Gypsy Roadhog

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"Gypsy Roadhog"
UK/European cover of "Gypsy Roadhog".
Single by Slade
from the album Whatever Happened to Slade
B-side Forest Full of Needles
Released January, 1977
Format 7" Single
Genre Glam rock, hard rock
Length 3:20
Label Barn Records
Writer(s) Noddy Holder; Jim Lea
Producer(s) Chas Chandler
Slade singles chronology
"Nobody's Fool"
"Gypsy Roadhog"
"Burning in the Heat of Love"
Audio sample
file info · help
Alternative Cover
Belgian cover of "Gypsy Roadhog".

"Gypsy Roadhog" is the lead single from the 1977 album Whatever Happened to Slade by rock band Slade. It was written by lead singer Noddy Holder and bassist Jim Lea. The single was released in 1977 and peaked at #48 in the UK, spending only 2 weeks on the chart, the lowest number of weeks on the chart for Slade in the 1970s.[1]


The single was the first Slade single released on Barn Records.[2] Since 1970 to 1976, the band had been on the Polydor Records label.

The track is notable for a performance on the children's Blue Peter show. The producers didn't realise the track's reference to drugs. Complaints rose after their performance which led to the record being banned by the BBC.[3]

In a 1989 interview on Sky by Day, Holder spoke of the song's lyrics, stating "The song was all about a cocaine dealer in America but it was actually an anti-drug song."[4]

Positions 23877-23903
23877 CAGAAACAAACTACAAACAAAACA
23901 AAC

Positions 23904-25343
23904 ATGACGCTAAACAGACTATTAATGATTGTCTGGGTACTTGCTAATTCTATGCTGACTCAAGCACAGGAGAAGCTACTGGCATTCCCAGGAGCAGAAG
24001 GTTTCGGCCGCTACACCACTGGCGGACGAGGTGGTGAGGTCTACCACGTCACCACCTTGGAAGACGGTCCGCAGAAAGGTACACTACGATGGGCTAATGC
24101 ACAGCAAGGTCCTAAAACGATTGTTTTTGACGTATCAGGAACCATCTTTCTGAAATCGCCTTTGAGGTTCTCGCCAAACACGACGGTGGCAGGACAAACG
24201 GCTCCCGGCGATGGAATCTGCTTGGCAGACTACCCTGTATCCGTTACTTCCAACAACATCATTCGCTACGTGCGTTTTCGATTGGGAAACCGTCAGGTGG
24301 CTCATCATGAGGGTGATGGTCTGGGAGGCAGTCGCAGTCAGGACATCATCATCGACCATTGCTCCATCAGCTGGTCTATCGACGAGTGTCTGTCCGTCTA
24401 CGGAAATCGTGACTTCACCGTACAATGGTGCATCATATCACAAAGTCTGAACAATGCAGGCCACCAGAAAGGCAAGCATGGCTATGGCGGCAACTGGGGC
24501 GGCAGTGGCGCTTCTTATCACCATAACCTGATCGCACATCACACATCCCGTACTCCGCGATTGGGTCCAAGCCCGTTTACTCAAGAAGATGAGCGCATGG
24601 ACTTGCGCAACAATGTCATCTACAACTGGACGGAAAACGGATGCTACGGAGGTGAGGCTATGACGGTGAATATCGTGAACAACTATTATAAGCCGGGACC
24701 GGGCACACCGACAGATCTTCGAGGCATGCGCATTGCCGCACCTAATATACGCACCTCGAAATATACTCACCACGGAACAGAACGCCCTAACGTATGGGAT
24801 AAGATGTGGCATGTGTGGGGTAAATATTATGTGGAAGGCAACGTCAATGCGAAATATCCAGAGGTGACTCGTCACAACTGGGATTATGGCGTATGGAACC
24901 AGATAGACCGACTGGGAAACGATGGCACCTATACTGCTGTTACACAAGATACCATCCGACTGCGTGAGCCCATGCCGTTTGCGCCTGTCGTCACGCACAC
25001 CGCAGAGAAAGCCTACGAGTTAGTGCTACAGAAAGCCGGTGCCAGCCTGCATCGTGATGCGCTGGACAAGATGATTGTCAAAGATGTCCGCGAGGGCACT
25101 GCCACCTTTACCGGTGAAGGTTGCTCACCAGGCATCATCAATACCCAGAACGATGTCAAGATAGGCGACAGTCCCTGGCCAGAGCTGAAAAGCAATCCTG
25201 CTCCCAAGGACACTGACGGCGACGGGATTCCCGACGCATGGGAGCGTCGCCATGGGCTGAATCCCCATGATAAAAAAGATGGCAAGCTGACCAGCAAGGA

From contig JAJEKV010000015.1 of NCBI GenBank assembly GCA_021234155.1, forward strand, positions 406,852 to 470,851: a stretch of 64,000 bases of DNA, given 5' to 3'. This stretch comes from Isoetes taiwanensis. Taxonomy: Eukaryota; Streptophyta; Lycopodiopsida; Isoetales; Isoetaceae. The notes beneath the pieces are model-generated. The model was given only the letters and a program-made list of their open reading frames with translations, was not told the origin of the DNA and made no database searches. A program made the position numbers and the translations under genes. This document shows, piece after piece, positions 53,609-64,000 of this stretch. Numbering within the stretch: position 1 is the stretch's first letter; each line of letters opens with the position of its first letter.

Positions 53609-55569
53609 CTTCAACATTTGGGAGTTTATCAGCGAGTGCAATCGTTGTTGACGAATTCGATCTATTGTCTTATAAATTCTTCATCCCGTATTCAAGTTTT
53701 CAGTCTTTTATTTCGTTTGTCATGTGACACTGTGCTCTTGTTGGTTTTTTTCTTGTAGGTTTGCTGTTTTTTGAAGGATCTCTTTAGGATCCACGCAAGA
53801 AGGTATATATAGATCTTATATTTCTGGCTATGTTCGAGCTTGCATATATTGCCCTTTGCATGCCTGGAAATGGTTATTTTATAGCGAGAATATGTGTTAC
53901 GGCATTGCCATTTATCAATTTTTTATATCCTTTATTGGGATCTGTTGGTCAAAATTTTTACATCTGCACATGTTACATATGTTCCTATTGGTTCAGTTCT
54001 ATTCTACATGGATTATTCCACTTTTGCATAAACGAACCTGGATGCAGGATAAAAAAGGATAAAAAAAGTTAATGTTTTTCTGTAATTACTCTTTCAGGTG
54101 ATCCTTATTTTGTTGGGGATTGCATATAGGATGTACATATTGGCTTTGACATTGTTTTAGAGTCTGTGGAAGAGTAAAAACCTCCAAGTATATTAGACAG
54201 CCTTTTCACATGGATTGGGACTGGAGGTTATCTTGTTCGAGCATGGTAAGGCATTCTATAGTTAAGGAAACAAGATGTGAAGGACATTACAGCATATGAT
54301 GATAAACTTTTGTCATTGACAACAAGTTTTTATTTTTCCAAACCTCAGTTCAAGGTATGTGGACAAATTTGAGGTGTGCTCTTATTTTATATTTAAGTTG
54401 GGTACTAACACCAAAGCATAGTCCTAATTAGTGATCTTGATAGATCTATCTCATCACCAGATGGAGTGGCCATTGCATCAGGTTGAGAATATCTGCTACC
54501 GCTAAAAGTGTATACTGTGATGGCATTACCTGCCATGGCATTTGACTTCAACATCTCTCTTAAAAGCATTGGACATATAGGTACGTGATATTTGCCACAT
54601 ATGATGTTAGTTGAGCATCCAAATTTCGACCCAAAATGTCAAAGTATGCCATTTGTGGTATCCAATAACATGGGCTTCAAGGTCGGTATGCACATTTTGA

The b-side "Forest Full of Needles" was originally exclusive to the single, eventually being released on CD via the 2007 compilation "B-Sides" and the remaster of Whatever Happened to Slade.

Subsequent to its original release, "Gypsy Roadhog" has appeared on "The Very Best of Slade" and "The Slade Box". It was also used as a bonus track on the CD single of Slade's last single release, 1991's "Universe".


No promotional video was created for the song whilst the band's UK spring tour of 1977 was a form of promotion. A slightly different version of the song was performed on the UK children's show Blue Peter whilst the song was performed live on the UK show Supersonic, where the band also performed Mama Weer All Crazee Now. The song was also performed on the UK music show Top of the Pops on 5 February, the day the single entered the charts at #48. Due to being banned shortly after, the single dropped to #50 the following week and disappeared from the chart afterwards. The performance on Top of the Pops was never seen again since the original broadcast until January 2012 where it was fully played on BBC4 and unofficially uploaded by fans to YouTube shortly after.[5]

Lea later recalled, to his discredit, the horrendous appearance that Slade made on the ‘Blue Peter’ show. As the song itself had overtones of drug taking with lyrics about ‘powdering noses’, the BBC became alarmed at this and made Slade alter the words and the group had to play the number whilst being in what Lea described as 'an awful open roofed car'. Despite the alternation in the lyrics, complaints were still made and the single was banned.[6]